This is probably known already, but I could not find a quick argument.

Let $M$ be an $n\times m$ binary matrix with iid Bernoulli$(1/2)$ entries, and $n>m$. Tikhomirov recently settled that the probability that an $m\times m$ such matrix is singular is $(1/2+o(1))^m$.

My question is: What is a good lower bound on the probability that, $\mathbb{P}({\rm rank}(M)=m)$ as a function of $m,n$? Note that, simply passing to any $m\times m$ sub matrix, $1-(1/2+o(1))^m$ is a trivial lower bound. But this does not depend on $n$, and I am interested in understanding what happens when $n\gg m$.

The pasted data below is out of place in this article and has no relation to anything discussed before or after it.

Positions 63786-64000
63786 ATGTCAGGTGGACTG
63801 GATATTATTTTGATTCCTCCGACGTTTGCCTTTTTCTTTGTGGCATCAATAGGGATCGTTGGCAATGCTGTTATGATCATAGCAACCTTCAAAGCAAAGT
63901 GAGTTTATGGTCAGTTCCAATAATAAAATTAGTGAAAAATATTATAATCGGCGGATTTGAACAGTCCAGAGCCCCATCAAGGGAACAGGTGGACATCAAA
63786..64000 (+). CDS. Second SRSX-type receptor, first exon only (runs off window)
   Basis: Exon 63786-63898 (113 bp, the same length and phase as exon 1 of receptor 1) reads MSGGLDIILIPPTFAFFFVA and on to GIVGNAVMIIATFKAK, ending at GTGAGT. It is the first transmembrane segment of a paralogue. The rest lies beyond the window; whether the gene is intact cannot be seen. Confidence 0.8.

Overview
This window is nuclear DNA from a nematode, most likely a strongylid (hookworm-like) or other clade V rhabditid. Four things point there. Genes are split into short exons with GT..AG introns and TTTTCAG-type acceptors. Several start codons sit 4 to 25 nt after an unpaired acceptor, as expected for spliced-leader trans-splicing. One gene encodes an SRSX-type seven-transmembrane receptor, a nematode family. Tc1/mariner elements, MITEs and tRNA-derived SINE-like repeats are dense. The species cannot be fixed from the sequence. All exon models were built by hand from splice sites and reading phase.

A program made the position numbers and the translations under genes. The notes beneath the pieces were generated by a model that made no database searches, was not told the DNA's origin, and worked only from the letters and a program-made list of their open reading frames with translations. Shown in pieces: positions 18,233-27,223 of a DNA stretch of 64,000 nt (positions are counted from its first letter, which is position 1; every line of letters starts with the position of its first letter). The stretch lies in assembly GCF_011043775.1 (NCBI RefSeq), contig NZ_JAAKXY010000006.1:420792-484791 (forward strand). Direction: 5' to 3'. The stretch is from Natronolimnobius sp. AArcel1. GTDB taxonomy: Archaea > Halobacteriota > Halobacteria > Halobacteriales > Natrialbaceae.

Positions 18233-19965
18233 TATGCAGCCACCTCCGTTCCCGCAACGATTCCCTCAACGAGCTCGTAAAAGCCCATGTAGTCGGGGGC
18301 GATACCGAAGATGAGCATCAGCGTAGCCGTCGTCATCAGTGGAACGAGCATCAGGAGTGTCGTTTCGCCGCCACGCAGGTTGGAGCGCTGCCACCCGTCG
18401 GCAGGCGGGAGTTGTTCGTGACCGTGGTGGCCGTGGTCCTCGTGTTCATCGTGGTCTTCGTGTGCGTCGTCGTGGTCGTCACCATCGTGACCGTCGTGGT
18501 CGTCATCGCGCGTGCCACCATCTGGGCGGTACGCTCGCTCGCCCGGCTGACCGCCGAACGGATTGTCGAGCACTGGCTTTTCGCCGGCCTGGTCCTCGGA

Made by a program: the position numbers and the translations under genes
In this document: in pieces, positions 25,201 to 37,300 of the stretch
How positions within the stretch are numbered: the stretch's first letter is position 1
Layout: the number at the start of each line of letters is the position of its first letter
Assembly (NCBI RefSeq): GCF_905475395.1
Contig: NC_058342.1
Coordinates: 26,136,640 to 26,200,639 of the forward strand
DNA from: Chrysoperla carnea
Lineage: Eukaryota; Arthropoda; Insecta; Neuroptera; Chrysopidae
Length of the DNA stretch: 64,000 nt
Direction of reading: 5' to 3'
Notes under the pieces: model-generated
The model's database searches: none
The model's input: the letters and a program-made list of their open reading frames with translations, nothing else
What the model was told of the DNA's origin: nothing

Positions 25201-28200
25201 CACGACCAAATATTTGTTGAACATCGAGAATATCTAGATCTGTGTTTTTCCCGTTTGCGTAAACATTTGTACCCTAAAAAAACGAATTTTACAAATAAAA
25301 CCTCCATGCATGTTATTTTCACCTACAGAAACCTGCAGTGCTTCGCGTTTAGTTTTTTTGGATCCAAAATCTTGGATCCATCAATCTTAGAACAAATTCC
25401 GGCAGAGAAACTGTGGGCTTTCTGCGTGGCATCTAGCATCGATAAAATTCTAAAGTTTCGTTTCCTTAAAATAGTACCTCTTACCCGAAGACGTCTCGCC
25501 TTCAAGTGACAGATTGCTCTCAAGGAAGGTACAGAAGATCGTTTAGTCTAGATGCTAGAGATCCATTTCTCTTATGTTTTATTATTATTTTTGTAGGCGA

**Edit** I have one argument, but would really appreciate other input. Similar to Vu's argument on Komlos' proof for the fact that Bernoulli matrix singularity probability is $o(1)$ let $M_1,\dots,M_m\in\mathbb{R}^n$ be the columns of $M$, and let $V_i={\rm span}(M_1,\dots,M_{i-1})$. Then,
$$
\mathbb{P}({\rm rank}(M)<m) \leqslant \sum_{i=1}^m \mathbb{P}(M_i\in V_i).
$$
Now, $V_i$ is of dimension at most $i-1$, therefore, each probability above is at most $2^{i-1}/2^n$. Summing up, we get something like
$$
\mathbb{P}({\rm rank}(M)=m)\geqslant 1- \frac{2^m}{2^{n-1}}
$$